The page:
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The Cost of Shooting Film and a Side Order of French Fries.

Tim Gilbert

I was chatting with a friend last week and the cost of shooting film came up. Now, he has been shooting large format for decades and commented that it's a lot more expensive today than when he started.

But is it? Obviously, we pay more for a box of film now, but we pay more for everything.

So I decided to spend a few minutes and research the price of sheet film from days gone by. Should be easy; after all, you can find anything on the Internet.

I chose to start in the '70s, since that's when I started processing my own film. Obviously, no one was advertising online back then, so I had to rely on scanned copies of old photo magazines.

Turns out it was more complicated than I expected. Finding those scanned copies of old photo magazines online isn't so easy. (You can find every edition of Playboy ever published but only a splattering of Modern Photography. Can't say I'm surprised.)  I finally found a great collection of scanned photo magazines on Flickr:  (Be careful following that link, it's easy to get distracted.)

This is where things got interesting. Well, interesting to me anyway, you can skip down to Back On Topic if you want, because I'm going to digress.

Based on a cursory examination of the advertisements, one could see how the photography world had shifted over the years.

In the early years (1920s/30s), you'd see mainly manufacturer's ads. These included Kodak, of course, but also manufacturers of cameras, darkroom equipment etc.

During the 1940s/50s, things really got distorted. Film prices plummeted right after the war. Why? The US government was selling off warehouses full of new, refrigerated film for pennies on the dollar as surplus. (In fact, this is how Freestyle Photo got their start.)

By the 1960s, with the economy returning to normal, you see large distributors placing ads. You'd still see ads from manufacturers (mainly camera makers trying to out shine each other) but most of the copy space is from stores selling anything and everything a photographer could want.

35 mm had taken over the market by the '70s. Other items seem to be listed only to fill up blank space on the page. Maybe I'm cynical, but it was really difficult to find any sheet film prices.

By the 1980s film had become a commodity and it was a race to the bottom (price-wise). But that's a topic for another blog post...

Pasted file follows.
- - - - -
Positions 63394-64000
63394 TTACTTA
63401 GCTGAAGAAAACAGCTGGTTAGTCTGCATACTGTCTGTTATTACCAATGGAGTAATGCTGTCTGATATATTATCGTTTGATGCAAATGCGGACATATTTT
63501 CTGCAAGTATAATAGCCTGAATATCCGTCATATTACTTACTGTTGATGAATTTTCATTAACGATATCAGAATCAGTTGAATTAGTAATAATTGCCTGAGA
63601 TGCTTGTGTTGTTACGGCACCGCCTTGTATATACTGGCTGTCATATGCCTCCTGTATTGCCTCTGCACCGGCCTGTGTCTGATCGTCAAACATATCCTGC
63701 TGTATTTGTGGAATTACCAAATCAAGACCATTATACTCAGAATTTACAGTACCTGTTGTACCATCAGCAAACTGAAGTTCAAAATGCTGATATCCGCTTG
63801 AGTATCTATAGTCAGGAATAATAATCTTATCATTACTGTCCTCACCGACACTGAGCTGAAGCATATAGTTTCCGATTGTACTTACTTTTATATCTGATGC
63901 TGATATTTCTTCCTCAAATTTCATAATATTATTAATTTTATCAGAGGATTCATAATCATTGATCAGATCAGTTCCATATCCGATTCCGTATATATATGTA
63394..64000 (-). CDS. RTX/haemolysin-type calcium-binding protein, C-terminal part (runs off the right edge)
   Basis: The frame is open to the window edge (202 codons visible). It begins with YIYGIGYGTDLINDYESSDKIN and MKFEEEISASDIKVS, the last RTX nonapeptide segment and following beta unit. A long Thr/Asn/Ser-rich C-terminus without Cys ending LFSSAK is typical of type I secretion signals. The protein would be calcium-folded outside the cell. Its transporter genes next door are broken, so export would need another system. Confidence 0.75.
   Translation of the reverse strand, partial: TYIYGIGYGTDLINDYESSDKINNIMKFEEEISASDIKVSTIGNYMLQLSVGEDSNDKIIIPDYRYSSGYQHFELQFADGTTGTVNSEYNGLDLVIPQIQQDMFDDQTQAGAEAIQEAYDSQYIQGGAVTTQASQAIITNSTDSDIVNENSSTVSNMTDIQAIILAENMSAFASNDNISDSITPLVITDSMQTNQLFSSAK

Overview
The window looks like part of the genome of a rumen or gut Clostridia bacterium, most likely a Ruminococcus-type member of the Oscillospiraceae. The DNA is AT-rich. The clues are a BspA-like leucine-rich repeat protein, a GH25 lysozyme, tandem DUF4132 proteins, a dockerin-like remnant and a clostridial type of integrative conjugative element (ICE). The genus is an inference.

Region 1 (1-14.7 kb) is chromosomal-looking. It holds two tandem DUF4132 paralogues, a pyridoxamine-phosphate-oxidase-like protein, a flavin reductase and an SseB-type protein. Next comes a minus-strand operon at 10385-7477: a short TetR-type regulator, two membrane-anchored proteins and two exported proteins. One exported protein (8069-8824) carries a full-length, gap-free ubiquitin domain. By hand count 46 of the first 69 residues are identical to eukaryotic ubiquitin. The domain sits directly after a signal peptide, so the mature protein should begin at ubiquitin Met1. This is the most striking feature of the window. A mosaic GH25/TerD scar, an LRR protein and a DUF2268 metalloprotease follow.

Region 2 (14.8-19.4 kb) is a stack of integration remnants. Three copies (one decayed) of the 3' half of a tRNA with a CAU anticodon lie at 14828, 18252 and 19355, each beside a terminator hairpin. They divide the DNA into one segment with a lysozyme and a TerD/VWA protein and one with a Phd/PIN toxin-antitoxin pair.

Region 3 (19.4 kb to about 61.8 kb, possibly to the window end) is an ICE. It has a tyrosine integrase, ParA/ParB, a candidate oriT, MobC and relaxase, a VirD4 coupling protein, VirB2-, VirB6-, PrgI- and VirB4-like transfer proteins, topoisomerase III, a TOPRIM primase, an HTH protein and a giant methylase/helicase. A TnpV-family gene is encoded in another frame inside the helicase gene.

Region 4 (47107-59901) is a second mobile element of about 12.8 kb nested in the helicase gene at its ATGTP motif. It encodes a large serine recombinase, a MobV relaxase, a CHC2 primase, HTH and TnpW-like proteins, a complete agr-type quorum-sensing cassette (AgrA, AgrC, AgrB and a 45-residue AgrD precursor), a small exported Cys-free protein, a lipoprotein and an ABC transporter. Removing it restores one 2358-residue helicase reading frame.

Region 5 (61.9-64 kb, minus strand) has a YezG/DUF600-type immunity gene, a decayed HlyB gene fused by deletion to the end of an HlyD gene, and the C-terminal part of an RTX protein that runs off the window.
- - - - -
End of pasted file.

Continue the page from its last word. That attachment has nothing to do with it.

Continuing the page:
Interestingly, finding film prices for 2010 was the biggest challenge, film had all but disappeared from the ads.


Back On Topic 

Anyway, after hours of research (yeah, I got distracted), I finally had what I consider to be plausible prices for the years 1970, 1980, 1990, 2000, 2010 and 2020. (Note: this is just an informal study based on limited information. I've included a list of disclaimers regarding my methodology at the end of the post.)

Now standard practice would be to convert the film cost from the historic price to "today's dollars". Boring and predictable; two traits that I despise. Besides, I wanted a more practical understanding of what has happened.

So I decided to adapt the "Big Mac Index" for my own purposes. Don't laugh, it's really a thing. (For decades, economists have used the price of a Big Mac to compare currencies:

So here's the graph comparing the average price of a sheet of 4x5, black and white film to the price of a Big Mac.

"So what?" you're probably asking. Big surprise, prices went up. But which went up faster? Do we need to calculate rates of change, percentages etc? Fortunately, no.

All we really care about is the FPB ratio (Film Per Burger).

Simply put, this is how many sheets of film you could buy for the cost of one Big Mac. Here's that chart:

The chart shows that back in 1970, you could have bought about 4.5 sheets of film ($0.11/each) for the cost of a Big Mac ($0.49). While this has fluctuated over the years, we're basically back to where we started!

I freely admit that this isn't the most rigorous of research papers, so please, read the disclaimers below and don't inundate me with trivial refinements.  After all, it's not intended as a PhD dissertation in economics.

But if it was, my summary would be this: the cost of shooting sheet film is within a few French fries of what it used to be.


The disclaimers I promised you:

1. The price of a Big Mac varies across the country. (It's more expensive in NYC than in Erie, CO.) And finding the historic price of a burger isn't as straightforward as you'd expect. Again, limited data but close enough for our purposes. I used an average of what I could find for the chart.
2. Clearly, the price of film varies based on brand but also geographic location etc. (However, from what I could tell, most film prices were closer to each other years ago.)   Again, I have limited data and had to make my own estimates. For today's price, I'm using FomaPan 100.
3. I only used "traditional" films in my calculations. After all, T grain films weren't around when the Big Mac was introduced in 1969. Clearly, including them would significantly shift the numbers but that didn't seem fair. If you want to include modern high-end films, we probably need to include the steak sandwiches of 1970s in the analysis.
4. Not all ads in the magazines were scanned, so my data points are not exhaustive and I probably missed some.
5. The exact brand of film in the ads was sometimes vague.
6.  I'm sure someone with the original copies could sift through and find a more academically sound answer but frankly, I'm not that dedicated.
7. Eating out, especially fast food, is much more common today than it was 50 years ago. This might impact the validity of using the Big Mac Index for historic price comparisons but I'll let some PhD candidate sort that out.

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